Any visit to the island of São Miguel, in the Azores, Portugal, is a bath of nature. In addition to the beautiful vegetation that appears wherever you look and justifies the nickname “green island,” São Miguel is also known for its incredible lagoons.
Each one is more beautiful than the other, and all visits are mandatory.
Here are the five lakes that I believe shouldn’t be missed in a visit to this island of the Azores archipelago.
Lagoa do Fogo (Fire Lagoon)
I had wanted to see Lagoa do Fogo for a long time, but until this year, I never did. The fact is that, given its altitude, seeing Lagoa do Fogo can be a real challenge.
Every time I tried to climb up to see it, the weather didn’t collaborate, and, in most attempts, I had fog ruining my plans.
But on my fourth visit to São Miguel, I finally did it!
I began driving the winding road that leads to the lagoon like a child who walks up to the Christmas tree to see the gifts. And what a gift! As I reached the top of the Água de Pau Mountain, I was welcomed with a breathtaking view.
Flooding the crater of the Fogo Volcano, which was formed 15,000 years ago, the second largest lagoon in São Miguel — about 2 km long — gained the status of a Nature Reserve in 1974… and, since this year, a special place in my heart!
Lagoa das Furnas (Furnas Lagoon)
There is no visit to São Miguel without a visit to Furnas. After all, it is here that the most famous stew on the island and, who knows, in Portugal, is prepared.
The arrival at the boiler area is on a cobbled road that follows the banks of this beautiful lake. Right there, I never resist to stop the car and take some pictures. Even more, if there is no wind and the slopes of this incredible lagoon are reflecting in the still waters.
Lagoa das Furnas is flanked by two points of interest. On one side, the Chapel of Our Lady of Victories, a peculiar neo-Gothic building lurking in the lush vegetation; and, on the other site, the fumaroles where every day the stew is cooked.
Here, since the end of 2019, there is another big attraction to the island: Grená Park. A recently recovered nature reserve, fantastic for hiking immersed in vegetation and waterfalls.
Lagoa das Sete Cidades (Seven Cities Lagoon)
Another of São Miguel’s favorite postcards is Lagoa das Sete Cidades. This is the largest on the island (estimated at 4 km) and is formed by two freshwater reservoirs. Depending on the position and intensity of the sun, they are distinct by their green and blue waters.
The best point of observation of Lagoa das Sete Cidades is the Miradouro do Rei (King’s Lookout). Here you can have a global view of the place and set the tone for a descent to the village.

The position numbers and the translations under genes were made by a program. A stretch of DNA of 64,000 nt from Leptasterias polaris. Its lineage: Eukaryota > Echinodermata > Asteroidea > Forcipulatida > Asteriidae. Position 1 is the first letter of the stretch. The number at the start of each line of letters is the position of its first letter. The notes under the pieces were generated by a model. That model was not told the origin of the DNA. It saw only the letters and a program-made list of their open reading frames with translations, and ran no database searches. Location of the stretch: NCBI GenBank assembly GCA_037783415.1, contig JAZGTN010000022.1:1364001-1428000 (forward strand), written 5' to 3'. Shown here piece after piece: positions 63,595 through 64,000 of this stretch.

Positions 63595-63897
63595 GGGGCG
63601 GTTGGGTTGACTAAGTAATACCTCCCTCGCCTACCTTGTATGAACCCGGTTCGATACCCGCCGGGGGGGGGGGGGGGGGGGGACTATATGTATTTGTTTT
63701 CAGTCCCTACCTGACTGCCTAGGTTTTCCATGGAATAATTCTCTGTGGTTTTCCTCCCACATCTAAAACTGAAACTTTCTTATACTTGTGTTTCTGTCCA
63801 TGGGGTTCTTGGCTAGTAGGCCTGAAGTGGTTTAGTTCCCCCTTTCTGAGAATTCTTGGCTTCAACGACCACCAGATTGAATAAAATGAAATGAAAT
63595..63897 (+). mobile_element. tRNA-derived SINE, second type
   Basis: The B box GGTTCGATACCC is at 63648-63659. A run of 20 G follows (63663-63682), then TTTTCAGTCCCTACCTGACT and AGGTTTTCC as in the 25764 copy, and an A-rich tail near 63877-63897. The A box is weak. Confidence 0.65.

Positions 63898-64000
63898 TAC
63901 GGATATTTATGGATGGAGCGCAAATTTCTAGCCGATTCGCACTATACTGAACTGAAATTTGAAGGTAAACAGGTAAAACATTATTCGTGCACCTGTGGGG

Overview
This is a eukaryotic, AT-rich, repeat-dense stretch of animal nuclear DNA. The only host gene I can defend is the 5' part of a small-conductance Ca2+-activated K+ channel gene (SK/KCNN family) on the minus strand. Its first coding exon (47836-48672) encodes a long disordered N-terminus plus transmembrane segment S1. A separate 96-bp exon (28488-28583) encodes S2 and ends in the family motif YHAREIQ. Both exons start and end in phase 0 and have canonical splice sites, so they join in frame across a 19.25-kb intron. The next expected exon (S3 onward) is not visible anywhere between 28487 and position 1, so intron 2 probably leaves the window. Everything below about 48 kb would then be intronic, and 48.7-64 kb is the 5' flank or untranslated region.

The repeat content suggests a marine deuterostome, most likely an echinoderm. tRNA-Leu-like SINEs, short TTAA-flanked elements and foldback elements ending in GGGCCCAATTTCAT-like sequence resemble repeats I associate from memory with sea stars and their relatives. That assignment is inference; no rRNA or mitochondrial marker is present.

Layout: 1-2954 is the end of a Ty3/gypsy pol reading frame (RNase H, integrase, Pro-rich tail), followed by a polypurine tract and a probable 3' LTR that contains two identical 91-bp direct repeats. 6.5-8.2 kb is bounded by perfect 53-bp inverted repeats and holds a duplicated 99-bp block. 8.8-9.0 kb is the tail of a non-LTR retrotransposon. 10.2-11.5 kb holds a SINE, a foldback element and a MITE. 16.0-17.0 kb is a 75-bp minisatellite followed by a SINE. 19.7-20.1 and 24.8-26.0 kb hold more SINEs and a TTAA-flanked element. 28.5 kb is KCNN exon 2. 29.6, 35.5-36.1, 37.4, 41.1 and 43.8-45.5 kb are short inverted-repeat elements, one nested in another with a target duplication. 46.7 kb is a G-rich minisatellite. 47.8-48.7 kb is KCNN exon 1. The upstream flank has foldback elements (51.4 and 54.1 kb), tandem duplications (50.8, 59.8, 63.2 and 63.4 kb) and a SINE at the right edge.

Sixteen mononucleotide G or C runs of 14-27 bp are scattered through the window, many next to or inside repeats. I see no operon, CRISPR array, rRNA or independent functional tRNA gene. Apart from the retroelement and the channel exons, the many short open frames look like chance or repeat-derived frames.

Down there, the banks of this dormant volcano must be explored calmly and carefully, absorbing all that beautiful scenery. In the interior of Sete Cidades, the Church of São Nicolau is worth a stop.
This neo-Gothic chapel was built in 1849 and, although simple in the interior, it is gorgeous and a landmark in this parish.
Lagoa do Congro (Congro Lagoon)
This was the second big revelation on my last trip to São Miguel! Lagoa do Congro is a treasure at the bottom of one of the most beautiful paths that cross the island.
Accessed by a dirt road, it’s worth parking the car and go on foot. Then, start descending to the lake, among vegetation so thick that only a few rays of sunlight can go across.
Lagoa do Congro is shrouded in tranquility, only broken by the “uuuhhh” and the “aaahhh” of the visitors, as they see for the first time this magnificent painting made by Mother Nature.
The piece of sand next to the Congro waters is small for the flow of hikers that arrives here. It allows you to be there for a moment or two to absorb the landscape and take a photo. But other trails can be explored from there.
Lagoa do Ilhéu de Vila Franca do Campo (Lagoon of Vila Franca do Campo Islet)
The Ilhéu de Vila Franca do Campo is a small volcanic island, on the edge of this Azorean locality, on the south coast of São Miguel.
Known for incredible aerial photos (like the one I put here) and for the Red Bull Cliff Diving, this islet is one of the most beautiful places on the island.
Unfortunately, I always went to São Miguel in the low season, and the boat trips here only happen in the summertime. But if you have the opportunity to do so, you will find a magnificent saltwater lagoon inside.
Daily trips to the islet are limited for the sake of protecting this nature reserve, and I couldn’t agree more.
Follow the map to the São Miguel Lagoons
These are my five favorite lagoons in São Miguel, Azores, but there are others to explore. If you have been there and have other suggestions, tell me about them in the comments box below. Let’s trade tips and help other travelers (myself included) to discover the natural treasures of this fantastic Azorean island.
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